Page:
7.1 Angles  (Page 4/29)

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Because radian    measure is the ratio of two lengths, it is a unitless measure. For example, in [link] , suppose the radius were 2 inches and the distance along the arc were also 2 inches. When we calculate the radian measure of the angle, the “inches” cancel, and we have a result without units. Therefore, it is not necessary to write the label “radians” after a radian measure, and if we see an angle that is not labeled with “degrees” or the degree symbol, we can assume that it is a radian measure.

Considering the most basic case, the unit circle (a circle with radius 1), we know that 1 rotation equals 360 degrees, $\text{\hspace{0.17em}}360°.$ We can also track one rotation around a circle by finding the circumference, $\text{\hspace{0.17em}}C=2\pi r,$ and for the unit circle $\text{\hspace{0.17em}}C=2\pi .\text{\hspace{0.17em}}$ These two different ways to rotate around a circle give us a way to convert from degrees to radians.

Identifying special angles measured in radians

In addition to knowing the measurements in degrees and radians of a quarter revolution, a half revolution, and a full revolution, there are other frequently encountered angles in one revolution of a circle with which we should be familiar. It is common to encounter multiples of 30, 45, 60, and 90 degrees. These values are shown in [link] . Memorizing these angles will be very useful as we study the properties associated with angles.

Now, we can list the corresponding radian values for the common measures of a circle corresponding to those listed in [link] , which are shown in [link] . Be sure you can verify each of these measures.

Find the radian measure of one-third of a full rotation.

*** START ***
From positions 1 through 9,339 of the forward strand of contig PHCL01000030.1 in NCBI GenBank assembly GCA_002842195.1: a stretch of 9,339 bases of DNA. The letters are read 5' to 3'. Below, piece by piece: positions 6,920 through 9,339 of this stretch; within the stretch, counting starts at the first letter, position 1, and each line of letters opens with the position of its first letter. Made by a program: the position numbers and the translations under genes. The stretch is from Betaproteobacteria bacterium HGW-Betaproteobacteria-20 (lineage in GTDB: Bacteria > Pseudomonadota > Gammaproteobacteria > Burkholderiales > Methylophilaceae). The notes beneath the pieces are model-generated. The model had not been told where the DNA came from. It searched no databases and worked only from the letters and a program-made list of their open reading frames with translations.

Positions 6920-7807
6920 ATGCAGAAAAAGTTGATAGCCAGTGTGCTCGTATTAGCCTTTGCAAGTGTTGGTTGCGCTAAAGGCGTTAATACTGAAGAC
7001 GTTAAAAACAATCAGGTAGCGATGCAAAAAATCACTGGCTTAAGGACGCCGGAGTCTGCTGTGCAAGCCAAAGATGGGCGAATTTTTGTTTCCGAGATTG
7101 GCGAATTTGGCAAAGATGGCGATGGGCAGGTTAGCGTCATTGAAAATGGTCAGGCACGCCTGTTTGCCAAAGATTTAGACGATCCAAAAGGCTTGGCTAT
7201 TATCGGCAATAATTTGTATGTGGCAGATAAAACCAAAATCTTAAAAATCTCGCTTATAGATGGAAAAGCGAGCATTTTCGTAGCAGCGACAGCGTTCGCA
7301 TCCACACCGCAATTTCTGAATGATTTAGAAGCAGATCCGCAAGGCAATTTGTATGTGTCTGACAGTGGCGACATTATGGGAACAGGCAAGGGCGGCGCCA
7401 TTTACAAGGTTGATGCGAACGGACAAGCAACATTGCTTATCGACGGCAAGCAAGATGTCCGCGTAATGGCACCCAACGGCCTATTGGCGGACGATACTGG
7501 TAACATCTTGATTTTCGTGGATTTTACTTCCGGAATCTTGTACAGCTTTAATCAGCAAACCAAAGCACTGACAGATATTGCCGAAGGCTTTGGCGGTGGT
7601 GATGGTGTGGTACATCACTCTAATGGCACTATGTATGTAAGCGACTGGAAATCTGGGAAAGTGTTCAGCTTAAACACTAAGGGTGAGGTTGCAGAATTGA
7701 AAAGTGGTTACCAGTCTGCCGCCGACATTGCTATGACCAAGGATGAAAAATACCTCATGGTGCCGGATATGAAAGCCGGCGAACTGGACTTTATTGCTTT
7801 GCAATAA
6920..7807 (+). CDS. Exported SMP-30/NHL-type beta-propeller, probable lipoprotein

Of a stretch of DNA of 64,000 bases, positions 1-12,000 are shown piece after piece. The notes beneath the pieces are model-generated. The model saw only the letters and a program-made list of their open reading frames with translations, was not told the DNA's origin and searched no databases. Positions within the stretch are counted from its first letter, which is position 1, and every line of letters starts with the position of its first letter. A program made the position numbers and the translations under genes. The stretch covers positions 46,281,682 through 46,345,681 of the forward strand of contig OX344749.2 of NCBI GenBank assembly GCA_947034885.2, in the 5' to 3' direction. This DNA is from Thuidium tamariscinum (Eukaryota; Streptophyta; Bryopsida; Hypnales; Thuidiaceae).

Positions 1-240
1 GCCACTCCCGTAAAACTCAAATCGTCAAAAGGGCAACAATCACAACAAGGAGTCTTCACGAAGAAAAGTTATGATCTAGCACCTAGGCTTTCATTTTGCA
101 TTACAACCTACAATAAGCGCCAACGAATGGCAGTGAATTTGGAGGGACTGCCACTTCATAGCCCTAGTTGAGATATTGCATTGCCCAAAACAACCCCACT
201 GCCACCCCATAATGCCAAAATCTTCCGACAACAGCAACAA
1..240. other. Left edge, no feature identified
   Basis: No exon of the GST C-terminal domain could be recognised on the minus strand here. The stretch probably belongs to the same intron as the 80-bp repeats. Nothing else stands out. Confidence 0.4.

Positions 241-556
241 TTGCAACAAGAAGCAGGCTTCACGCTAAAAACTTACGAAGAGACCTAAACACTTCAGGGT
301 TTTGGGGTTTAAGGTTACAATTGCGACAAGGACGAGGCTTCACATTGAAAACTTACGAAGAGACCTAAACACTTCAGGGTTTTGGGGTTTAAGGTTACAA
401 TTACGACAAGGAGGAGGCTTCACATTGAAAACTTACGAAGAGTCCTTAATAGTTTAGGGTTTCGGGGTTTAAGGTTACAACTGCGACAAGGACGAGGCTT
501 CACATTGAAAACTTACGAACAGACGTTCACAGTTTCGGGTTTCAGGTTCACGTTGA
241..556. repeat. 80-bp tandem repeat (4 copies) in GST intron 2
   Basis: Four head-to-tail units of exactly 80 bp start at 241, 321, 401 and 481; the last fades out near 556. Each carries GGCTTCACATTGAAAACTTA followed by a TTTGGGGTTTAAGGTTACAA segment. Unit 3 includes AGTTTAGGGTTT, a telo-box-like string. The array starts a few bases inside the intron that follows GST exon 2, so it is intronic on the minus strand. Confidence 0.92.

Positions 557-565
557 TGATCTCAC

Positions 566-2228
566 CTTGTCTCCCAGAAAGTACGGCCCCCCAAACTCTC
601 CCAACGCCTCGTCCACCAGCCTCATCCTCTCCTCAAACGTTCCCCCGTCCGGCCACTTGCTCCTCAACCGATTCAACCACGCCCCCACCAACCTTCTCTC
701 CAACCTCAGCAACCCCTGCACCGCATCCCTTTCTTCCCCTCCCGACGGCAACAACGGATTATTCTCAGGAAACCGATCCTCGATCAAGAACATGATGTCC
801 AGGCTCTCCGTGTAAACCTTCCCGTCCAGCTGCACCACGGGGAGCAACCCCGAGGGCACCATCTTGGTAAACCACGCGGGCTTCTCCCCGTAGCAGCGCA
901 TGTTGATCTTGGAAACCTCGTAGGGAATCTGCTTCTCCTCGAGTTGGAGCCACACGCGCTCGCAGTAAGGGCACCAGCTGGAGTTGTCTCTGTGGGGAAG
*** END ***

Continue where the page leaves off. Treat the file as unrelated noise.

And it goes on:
For any circle, the arc length along such a rotation would be one-third of the circumference. We know that

So,

$\begin{array}{ccc}\hfill s& =& \frac{1}{3}\left(2\pi r\right)\hfill \\ & =\hfill & \frac{2\pi r}{3}\hfill \end{array}$

The radian measure would be the arc length divided by the radius.

Find the radian measure of three-fourths of a full rotation.

$\frac{3\pi }{2}$

Because degrees and radians both measure angles, we need to be able to convert between them. We can easily do so using a proportion where $\text{\hspace{0.17em}}\theta \text{\hspace{0.17em}}$ is the measure of the angle in degrees and $\text{\hspace{0.17em}}{\theta }_{R}\text{\hspace{0.17em}}$ is the measure of the angle in radians.

$\frac{\theta }{180}=\frac{{\theta }_{{}^{R}}}{\pi }$

This proportion shows that the measure of angle $\text{\hspace{0.17em}}\theta \text{\hspace{0.17em}}$ in degrees divided by 180 equals the measure of angle $\text{\hspace{0.17em}}\theta \text{\hspace{0.17em}}$ in radians divided by $\text{\hspace{0.17em}}\pi .\text{\hspace{0.17em}}$ Or, phrased another way, degrees is to 180 as radians is to $\text{\hspace{0.17em}}\pi .$

$\frac{\text{Degrees}}{180}=\frac{\text{Radians}}{\pi }$

To convert between degrees and radians, use the proportion

$\frac{\theta }{180}=\frac{{\theta }_{R}}{\pi }$

Convert each radian measure to degrees.

1. $\frac{\pi }{6}$
2. 3

Because we are given radians and we want degrees, we should set up a proportion and solve it.

1. We use the proportion, substituting the given information.
$\begin{array}{ccc}\hfill \frac{\theta }{180}& =& \frac{{\theta }_{R}}{\pi }\hfill \\ \hfill \frac{\theta }{180}& =& \frac{\frac{\pi }{6}}{\pi }\hfill \\ \hfill \theta & =& \frac{180}{6}\hfill \\ \hfill \theta & =& 30°\hfill \end{array}$
2. We use the proportion, substituting the given information.
$\begin{array}{ccc}\hfill \frac{\theta }{180}& =& \frac{{\theta }_{{}^{R}}}{\pi }\hfill \\ \hfill \frac{\theta }{180}& =& \frac{3}{\pi }\hfill \\ \hfill \theta & =& \frac{3\left(180\right)}{\pi }\hfill \\ \hfill \theta & \approx & 172°\hfill \end{array}$

Convert $\text{\hspace{0.17em}}-\frac{3\pi }{4}\text{\hspace{0.17em}}$ radians to degrees.

$-135°$

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